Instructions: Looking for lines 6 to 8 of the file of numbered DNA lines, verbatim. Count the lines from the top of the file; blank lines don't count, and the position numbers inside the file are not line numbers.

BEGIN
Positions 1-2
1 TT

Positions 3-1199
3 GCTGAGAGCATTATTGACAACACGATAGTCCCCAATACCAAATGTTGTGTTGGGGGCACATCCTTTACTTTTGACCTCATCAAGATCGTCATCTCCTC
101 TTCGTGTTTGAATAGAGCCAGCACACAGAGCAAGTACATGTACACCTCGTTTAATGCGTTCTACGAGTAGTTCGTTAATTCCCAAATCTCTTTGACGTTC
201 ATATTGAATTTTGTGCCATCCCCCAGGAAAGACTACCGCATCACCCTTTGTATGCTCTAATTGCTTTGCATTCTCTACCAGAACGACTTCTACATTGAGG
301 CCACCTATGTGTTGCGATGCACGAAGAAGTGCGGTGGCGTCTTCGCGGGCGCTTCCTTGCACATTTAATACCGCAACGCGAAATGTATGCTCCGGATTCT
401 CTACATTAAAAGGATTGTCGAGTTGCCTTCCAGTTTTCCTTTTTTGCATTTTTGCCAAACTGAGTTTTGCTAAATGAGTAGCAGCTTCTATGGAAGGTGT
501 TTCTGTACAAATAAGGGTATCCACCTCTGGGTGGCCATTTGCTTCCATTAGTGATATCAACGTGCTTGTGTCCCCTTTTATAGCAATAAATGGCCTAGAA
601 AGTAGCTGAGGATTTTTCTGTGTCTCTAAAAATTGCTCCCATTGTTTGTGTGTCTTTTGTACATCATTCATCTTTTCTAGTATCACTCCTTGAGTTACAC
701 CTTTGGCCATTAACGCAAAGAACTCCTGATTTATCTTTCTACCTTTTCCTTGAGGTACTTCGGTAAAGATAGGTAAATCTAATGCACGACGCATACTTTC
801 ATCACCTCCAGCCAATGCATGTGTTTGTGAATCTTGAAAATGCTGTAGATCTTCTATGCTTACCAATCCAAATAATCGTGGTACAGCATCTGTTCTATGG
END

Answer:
201 ATATTGAATTTTGTGCCATCCCCCAGGAAAGACTACCGCATCACCCTTTGTATGCTCTAATTGCTTTGCATTCTCTACCAGAACGACTTCTACATTGAGG
301 CCACCTATGTGTTGCGATGCACGAAGAAGTGCGGTGGCGTCTTCGCGGGCGCTTCCTTGCACATTTAATACCGCAACGCGAAATGTATGCTCCGGATTCT
401 CTACATTAAAAGGATTGTCGAGTTGCCTTCCAGTTTTCCTTTTTTGCATTTTTGCCAAACTGAGTTTTGCTAAATGAGTAGCAGCTTCTATGGAAGGTGT